Patterns of invasion and time-lag

In the three African regions where C. peltata was introduced, the species has been spreading in disturbed areas in competition with native 'pioneer' species. In Cameroon C. peltata has spread into the gaps of a natural forests where its native equivalent Musanga cecropioides is still 2.5% more common. It has also been recorded as colonizing old lava flows on Mt Cameroon. Along roadsides pure stands may be encountered. In most regions the tree started to spread soon after the introduction. However, in the Ivory Coast the rate of spread was very slow for the first six decades and only after the destruction of most the forest cover did the speed of its spread increase markedly.

Site and climate

Lowland disturbed forests or deforested areas in moist tropical areas. Climate is often seasonal.

Floristic region and vegetation types

Found in a variety of floristic regions.

Pests and diseases

Sometimes the tree is extensively defoliated in Cameroon.

Impact on ecosystem

Competes with or appear to displace native pioneer trees. Impact on vegetation succession unknown.

Impact on humans and related activities

No reports have been made. The tree would probably be regarded as another weedy species without any particularly obnoxious features.


Control of C. peltata has not been reported.

Ecological differences

Existence of ecological equivalent species and competitive interactions in invaded regions

In tropical Africa C. peltata appear to be displacing or at least competing with an ecologically equivalent tree Musanga cecropioides R. Br. ex Tedlie. Both trees are taxonomically related and morphologically similar. C. peltata appears to grow faster and is more commonly found on exhausted agricultural soils. Under greenhouse conditions seed germination of the native species is much harder to achieve than that of the exotic. In Malaysia native pioneer species regenerate in smaller forest gaps, produce larger seeds, grow slower in full sunlight and suffer from higher leaf loss rates than C. peltata.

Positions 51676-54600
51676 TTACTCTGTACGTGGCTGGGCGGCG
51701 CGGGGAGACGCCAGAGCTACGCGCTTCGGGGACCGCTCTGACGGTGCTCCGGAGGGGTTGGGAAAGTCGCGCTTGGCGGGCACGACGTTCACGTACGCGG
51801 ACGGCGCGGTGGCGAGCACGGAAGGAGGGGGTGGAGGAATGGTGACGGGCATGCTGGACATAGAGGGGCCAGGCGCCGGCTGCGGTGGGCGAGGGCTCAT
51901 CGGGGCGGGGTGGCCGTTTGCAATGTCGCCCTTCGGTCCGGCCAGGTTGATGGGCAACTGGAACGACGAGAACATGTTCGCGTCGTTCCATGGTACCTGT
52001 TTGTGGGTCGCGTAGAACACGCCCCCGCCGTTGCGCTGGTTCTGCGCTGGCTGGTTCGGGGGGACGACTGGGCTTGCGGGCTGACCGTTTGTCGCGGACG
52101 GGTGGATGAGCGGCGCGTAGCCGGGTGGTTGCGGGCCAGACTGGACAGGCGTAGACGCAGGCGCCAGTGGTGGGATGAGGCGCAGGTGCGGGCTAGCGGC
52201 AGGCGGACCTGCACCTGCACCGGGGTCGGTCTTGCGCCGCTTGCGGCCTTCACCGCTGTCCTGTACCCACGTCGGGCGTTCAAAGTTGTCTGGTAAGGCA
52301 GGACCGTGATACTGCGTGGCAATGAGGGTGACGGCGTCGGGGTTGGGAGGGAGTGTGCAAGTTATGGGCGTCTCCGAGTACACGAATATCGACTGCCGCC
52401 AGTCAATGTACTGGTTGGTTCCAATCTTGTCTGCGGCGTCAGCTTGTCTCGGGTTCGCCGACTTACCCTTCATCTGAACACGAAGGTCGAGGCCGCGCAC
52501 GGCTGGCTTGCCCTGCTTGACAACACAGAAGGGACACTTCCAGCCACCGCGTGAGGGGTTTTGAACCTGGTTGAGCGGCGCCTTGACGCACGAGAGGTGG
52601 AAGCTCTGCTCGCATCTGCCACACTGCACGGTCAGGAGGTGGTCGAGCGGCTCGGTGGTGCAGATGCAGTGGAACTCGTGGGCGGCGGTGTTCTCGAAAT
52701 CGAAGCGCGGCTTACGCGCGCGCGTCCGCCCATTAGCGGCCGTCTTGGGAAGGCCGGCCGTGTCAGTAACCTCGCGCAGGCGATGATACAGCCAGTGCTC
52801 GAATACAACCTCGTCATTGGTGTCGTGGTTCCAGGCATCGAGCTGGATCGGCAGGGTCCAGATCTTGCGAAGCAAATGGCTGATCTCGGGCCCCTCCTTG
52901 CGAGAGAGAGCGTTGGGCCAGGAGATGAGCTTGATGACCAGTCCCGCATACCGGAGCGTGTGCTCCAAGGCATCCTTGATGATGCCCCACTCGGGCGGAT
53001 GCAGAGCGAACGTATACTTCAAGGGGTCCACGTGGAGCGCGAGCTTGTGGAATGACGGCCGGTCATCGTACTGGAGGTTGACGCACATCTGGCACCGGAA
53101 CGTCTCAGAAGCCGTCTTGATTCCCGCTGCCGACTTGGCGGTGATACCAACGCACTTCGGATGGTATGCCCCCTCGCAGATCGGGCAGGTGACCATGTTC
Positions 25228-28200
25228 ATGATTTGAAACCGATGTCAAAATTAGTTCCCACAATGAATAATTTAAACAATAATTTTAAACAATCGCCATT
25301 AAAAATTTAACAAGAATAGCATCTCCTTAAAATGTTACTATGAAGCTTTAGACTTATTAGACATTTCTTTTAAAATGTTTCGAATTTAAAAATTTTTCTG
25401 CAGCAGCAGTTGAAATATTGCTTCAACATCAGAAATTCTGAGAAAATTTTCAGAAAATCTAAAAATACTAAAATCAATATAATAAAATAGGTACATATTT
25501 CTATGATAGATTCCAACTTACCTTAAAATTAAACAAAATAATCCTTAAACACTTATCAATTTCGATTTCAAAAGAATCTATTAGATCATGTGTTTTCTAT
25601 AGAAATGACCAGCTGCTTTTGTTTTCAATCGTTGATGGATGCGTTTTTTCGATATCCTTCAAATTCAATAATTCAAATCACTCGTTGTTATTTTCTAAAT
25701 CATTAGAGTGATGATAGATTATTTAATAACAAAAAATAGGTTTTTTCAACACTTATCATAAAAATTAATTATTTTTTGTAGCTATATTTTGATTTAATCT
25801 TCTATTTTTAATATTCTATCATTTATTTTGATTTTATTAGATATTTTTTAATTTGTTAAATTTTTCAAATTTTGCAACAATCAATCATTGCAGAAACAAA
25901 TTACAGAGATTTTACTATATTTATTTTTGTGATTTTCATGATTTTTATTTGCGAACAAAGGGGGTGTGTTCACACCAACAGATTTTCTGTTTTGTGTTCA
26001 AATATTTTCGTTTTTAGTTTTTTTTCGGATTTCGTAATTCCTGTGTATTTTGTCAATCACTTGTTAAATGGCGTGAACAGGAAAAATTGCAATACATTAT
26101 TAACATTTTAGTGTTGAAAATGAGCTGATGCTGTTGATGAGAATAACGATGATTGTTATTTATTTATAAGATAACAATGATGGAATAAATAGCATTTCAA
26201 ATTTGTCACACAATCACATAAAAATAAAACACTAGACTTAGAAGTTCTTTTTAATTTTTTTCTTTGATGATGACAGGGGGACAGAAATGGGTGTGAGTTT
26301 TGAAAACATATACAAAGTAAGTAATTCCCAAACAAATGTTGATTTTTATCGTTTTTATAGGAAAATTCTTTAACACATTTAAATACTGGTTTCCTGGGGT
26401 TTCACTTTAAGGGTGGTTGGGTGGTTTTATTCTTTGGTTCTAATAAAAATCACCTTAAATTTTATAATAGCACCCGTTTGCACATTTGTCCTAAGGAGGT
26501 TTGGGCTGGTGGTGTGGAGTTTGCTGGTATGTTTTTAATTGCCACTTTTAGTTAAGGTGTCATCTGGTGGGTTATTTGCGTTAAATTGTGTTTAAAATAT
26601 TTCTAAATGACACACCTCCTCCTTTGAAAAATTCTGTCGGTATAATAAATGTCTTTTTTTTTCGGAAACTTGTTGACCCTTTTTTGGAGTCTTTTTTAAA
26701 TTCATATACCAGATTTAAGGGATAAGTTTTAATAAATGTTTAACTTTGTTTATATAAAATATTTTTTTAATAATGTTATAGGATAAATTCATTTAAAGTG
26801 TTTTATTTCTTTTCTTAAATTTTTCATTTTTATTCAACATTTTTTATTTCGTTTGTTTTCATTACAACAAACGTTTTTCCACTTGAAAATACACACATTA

Differences in status and ecology between invaded and native ranges

No obvious differences between the successional status, habitat requirements or susceptibility to herbivores between the native and invaded regions are noticeable.

Selected references

* Ake Assi, L. (1979) Cecropia peltata L. (Moracées): ses origines, introduction et expansion dans l'est de la Côte d'Ivoire. In Kunkel, G. (ed.) Taxonomic aspects of African economic botany, pp. 140-145.
* Bouharmont, J. (1954) Recherches sur les parasoliers congolais (Musanga cecropioides R.Br. et Cecropia leucocoma Miq.). 1. Les conditions favorable à la germination. Agricultura (Louvain) sér. 2, 83-107.
• • Brokaw, N.V.L. (1998) Cecropia schreberiana in the Luquillo Mountains of Puerto Rico. Bot. Rev. 64, 91-120.
• • Fleming, T.H. & Williams, C.F. (1990) Phenology, seed dispersal, and recruitment in Cecropia peltata (Moraceae) in Costa Rican tropical dry forest. J. Trop. Ecol. 6, 163-178.
* Léonard, J. (1951) Note systématique sur les parasoliers au Congo belge (Musanga et Cecropia - Moracées). Bull. agric. Congo Belge 42, 951-964.
* McKey, D. (1988) Cecropia peltata, an introduced neotropical pioneer tree, is replacing Musanga cecropioides in south-western Cameroon. Biotropica 20, 262-264.
• Putz, F.E. (1983) Treefall pits and mounds, buried seeds, and the importance of soil disturbance to pioneer trees on Barro Colorado Island, Panama. Ecology 64, 1069-1074.
* Putz, F.E. & Holbrook, N.M. (1988) Further observations on the dissolution of mutualism between Cecropia and its ants: the Malaysian case. Oikos 53, 121-125.
#• Silander, S.R. & Lugo, A.E. (1990) Cecropia peltata L. - Yagrumo Hembra, trumpet-tree. US Dept Agric., Agric. Handb. 654, 244-249.
* Wetterer, J.K. (1997) Ants on Cecropia in Hawaii. Biotropica 29, 128-132.

Pierre Binggeli

September 1999